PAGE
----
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The only chance for professional soccer to succeed in the U.S. is to deeply change it!

What more could professional women players have done than to win the World Cup and the Gold Medal at the Olympic Games to prevent their federation from going bankrupt? Nothing. It's the mechanism in which soccer works in the U.S. that is deeply wrong!

What more could professional men players have done than to reach the quarter finals in the last World Cup and demonstrate that they can compete with European Clubs, after their good performance last month against Chelsea, A.C. Milan and Real Madrid? Nothing. The San Jose Earthquakes, who won the National Title two consecutive times, still only have 8,000 spectators and this number is decreasing. Again, it's the way in which soccer is conceived at a professional level that is wrong!

There's an elementary concept missing. THE PYRAMID.
The pyramid of value.

In every country in Europe that has an important soccer reality, there are 3, sometimes 4, levels of professional teams.
You can call the highest level La Liga, or Serie A, or Eredivisie, or Bundesliga, or Le Championat, or Premiere League. It's not important. What is important is that there are A, B, C, and sometimes D, of professional levels with PROMOTION at the upper levels or RELEGATION to the lower levels, clearly connected with the performance on the field. This is the only way to create other professional teams to increase the unacceptable number of MLS League (12 teams) in a nation with 17 million soccer players spread over 50 states.

If a Franchise starts from the bottom of the pyramid as a semi-professional team, with an affordable budget, in a few years they can climb the pyramid and reach the MLS, increasing the budget gradually with the help of sponsors. This will work. On the contrary, starting from the top, where can you find 20 or 30 million dollars out of the blue?

PROMOTION and RELEGATION are unknown concepts in the U.S. In any sport. The pyramid doesn't exist. There are no A or B levels. Everyone is the best. Result? Everyone is no one! How could it be possible that everyone is the best? In the name of an artificial equality a sport is forbidden to grow.

Another absurd aspect is that the top teams don't raise new talent. Don't have dozens of youth teams that compete at state and national levels. They simply pick the best players from colleges or players from other countries who can barely play there at a B level!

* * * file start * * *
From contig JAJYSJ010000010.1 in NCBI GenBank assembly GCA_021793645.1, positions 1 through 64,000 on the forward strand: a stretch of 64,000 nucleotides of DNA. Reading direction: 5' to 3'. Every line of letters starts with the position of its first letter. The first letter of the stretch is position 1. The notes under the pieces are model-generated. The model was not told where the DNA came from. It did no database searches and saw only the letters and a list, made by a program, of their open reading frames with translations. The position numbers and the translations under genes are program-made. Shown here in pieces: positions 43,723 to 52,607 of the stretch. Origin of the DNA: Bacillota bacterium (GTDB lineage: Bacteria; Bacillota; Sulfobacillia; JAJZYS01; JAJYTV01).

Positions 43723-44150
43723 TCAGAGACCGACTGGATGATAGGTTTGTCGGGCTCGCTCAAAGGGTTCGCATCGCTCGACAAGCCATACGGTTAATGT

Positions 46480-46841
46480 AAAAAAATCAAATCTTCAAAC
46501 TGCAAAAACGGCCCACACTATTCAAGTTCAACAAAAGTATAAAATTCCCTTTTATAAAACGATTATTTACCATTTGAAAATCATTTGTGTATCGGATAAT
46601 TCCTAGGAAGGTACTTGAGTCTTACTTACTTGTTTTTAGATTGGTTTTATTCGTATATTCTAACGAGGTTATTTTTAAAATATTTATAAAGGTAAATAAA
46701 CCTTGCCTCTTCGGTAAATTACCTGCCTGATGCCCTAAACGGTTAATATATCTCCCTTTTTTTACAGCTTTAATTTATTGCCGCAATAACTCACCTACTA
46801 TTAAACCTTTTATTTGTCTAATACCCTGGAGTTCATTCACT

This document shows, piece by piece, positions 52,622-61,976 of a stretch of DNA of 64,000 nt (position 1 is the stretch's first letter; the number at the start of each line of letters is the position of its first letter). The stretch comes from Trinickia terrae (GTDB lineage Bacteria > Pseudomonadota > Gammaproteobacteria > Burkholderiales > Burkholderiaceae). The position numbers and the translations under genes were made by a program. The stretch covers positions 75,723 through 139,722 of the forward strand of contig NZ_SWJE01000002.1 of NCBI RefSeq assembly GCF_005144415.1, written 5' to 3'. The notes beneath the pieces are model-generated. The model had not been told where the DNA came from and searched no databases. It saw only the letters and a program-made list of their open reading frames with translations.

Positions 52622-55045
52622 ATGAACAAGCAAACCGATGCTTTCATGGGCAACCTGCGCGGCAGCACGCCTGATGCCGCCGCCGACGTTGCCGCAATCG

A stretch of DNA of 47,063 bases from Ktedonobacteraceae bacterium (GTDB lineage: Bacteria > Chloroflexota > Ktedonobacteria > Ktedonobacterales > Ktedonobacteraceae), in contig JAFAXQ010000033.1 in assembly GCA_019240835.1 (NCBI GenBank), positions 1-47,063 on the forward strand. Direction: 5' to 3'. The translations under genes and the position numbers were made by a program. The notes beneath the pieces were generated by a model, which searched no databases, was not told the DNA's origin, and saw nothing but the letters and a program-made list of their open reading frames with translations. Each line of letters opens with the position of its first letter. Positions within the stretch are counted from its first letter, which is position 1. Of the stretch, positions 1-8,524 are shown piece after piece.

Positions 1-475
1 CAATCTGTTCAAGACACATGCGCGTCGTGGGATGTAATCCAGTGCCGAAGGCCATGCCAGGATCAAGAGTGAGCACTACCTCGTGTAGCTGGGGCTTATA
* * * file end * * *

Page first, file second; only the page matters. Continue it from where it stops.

It's very clear where the mistake is. The top teams that in Europe invest millions of Euros in raising new generations of players, are allowed to put them under contract and when they're 17 or 18, they're inserted into the first team or traded with other teams. It's this simple mechanism that holds the structure of the pyramid. Outstanding 18 or 19 year old players don't play at college for friends and parents. They make millions playing for Real Madrid, Liverpool, Manchester United, Barcelona, A.C. Milan, Juventus and other hundreds of teams!

Entering into this mechanism means interacting with the most important clubs in the world and in less than 10 years we'd see the actual Beckham, Ronaldo, Zidane, Ronaldino, Owen, Figo, etc., come to play in the U.S. at 20 or 22 not at 35 or 36 at the end of their career, like Pele` or Beckenbauer in the past and maybe Beckham when he's 35. This 'import' of international stars, in exchange for 'local' stars, would bring 50/60 thousand spectators to the stadium and finally convince the TV networks that soccer, too, is a great business.

There are other 'revolutions' that have to happen.
SPONSORS ON THE JERSEYS. This is fundamental for raising millions every season.
High school and college soccer.
These two subjects will be the topic of another news letter.
What I've underlined is only the tip of the iceberg.

Coach Gianni
Posted on 18 Aug 2005 by coachgianni
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